|Photo by: Lee Dicks|
Latin Name: Panthera pardus
Weight: Females up to 60 kg. Males up to 90 kg
Lifespan: 20 years
Gestation: 110 days
Habitat and distribution:
The leopard is one of the most adaptable predators in Africa. They are able to survive in many different types of habitats, taking preference to savannah, woodland, riverine vegetation and mountainous regions. They can also be found living close to human settlements where domestic animals may become a source of prey.
The Sabi Sand Game Reserve in South Africa has the highest concentration of leopard in Africa.
The reason for this concentration is the abundance of water and the many river systems both dry and flowing which is ideal for hunting and concealment for themselves and cubs.
Prey is also in abundance and this game reserve.
The leopard population is often affected by the amount of lions within an area.
The more lion the fewer leopards as lion see them as competition and will often try kill them.
Of all predators, the leopard is the most likely to become a man-eater as many of them have established territories close to human settlements, resulting in regular encounters with people.
A leopard is very intelligent in that it will closely observe the daily habits and movements of other animals and even humans, for example a person going down to a river to wash or fetch drinking water at the same place at about the same time every day may become prey as the leopard then knows where and when to hide in order to hunt the expected human.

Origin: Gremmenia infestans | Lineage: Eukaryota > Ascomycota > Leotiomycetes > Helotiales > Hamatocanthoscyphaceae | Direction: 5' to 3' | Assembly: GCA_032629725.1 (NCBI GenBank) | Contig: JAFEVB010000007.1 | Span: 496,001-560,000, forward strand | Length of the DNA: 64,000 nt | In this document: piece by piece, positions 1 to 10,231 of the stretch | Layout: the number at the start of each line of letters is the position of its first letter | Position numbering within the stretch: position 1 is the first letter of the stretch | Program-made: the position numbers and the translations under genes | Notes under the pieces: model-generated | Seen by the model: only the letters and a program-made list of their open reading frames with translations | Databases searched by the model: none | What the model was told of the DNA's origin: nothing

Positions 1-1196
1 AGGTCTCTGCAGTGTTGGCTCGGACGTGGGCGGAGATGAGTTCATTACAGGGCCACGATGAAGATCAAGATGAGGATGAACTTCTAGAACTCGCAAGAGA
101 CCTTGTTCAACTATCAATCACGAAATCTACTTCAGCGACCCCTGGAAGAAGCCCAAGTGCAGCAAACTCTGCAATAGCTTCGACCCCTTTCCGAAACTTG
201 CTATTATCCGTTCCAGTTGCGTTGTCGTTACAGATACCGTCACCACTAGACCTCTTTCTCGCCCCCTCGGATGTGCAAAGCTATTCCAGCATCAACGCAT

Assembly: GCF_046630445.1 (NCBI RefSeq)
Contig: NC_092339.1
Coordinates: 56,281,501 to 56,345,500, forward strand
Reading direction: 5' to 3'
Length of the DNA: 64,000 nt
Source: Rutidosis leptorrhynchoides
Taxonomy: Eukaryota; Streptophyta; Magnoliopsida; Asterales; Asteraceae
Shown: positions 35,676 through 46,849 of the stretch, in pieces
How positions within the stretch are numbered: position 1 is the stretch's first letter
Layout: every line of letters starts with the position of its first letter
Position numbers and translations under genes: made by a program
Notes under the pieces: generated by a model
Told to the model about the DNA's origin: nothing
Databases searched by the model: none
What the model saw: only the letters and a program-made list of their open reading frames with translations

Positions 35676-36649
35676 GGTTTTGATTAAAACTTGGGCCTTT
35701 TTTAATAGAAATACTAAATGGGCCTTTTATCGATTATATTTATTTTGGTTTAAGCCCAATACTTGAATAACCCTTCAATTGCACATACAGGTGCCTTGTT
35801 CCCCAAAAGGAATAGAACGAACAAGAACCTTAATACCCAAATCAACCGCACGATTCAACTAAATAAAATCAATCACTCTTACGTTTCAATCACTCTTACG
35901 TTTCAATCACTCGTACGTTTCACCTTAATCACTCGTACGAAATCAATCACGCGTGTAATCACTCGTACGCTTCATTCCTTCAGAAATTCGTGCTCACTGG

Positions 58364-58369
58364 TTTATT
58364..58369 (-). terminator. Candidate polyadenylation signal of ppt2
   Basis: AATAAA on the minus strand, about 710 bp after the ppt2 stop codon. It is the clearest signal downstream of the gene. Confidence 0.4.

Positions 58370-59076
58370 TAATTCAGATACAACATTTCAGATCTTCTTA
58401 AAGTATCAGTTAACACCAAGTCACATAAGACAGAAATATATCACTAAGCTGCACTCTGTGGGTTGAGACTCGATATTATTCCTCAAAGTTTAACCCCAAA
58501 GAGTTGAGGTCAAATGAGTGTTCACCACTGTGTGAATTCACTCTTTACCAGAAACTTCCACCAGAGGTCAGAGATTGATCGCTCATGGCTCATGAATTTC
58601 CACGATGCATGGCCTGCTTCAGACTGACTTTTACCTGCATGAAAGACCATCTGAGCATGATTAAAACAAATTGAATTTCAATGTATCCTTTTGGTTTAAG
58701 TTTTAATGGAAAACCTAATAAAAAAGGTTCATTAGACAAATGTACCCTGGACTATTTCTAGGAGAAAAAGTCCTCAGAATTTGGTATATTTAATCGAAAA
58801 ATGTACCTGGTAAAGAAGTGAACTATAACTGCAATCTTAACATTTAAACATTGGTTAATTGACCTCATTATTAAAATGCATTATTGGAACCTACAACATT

As with any other predator a leopard does not become a man-eater after tasting human flesh or blood but instead realizes how easy it is to hunt humans as they are weak and very slow, easy to prey on.
Old, slickly or injured leopard may turn to hunting humans as their natural prey may be too difficult to catch.
Unlike lions which are usually found in family groups, the leopard lives a more solitary life. Individuals seen together are most likely to be a mother with cubs, a male and female mating or encounters on the boundaries of their different territories. The collective name for a group of leopard is a “LEAP”.
Both males and females are territorial. The sizes of the different territories vary quite considerably. The males tend to have larger areas up to 100 km² and sometimes more, with several female territories overlapping within.
The size of their territories are influenced by the concentration of others individuals in the area as well as the availability of water and suitable prey species.
Leopard mark their territories by spraying urine onto trees and bushes and periodically return to, to remark, they also advertise their presence within its territory vocally, by making a series of grunts described as the sound of a saw cutting through wood.
Their beautiful colouration consists of dark-brown to black spots, which form the shape of rosettes. The edges of their eyes are lined with a white colour which may aid their nocturnal vision by amplifying light that is reflected off its surroundings.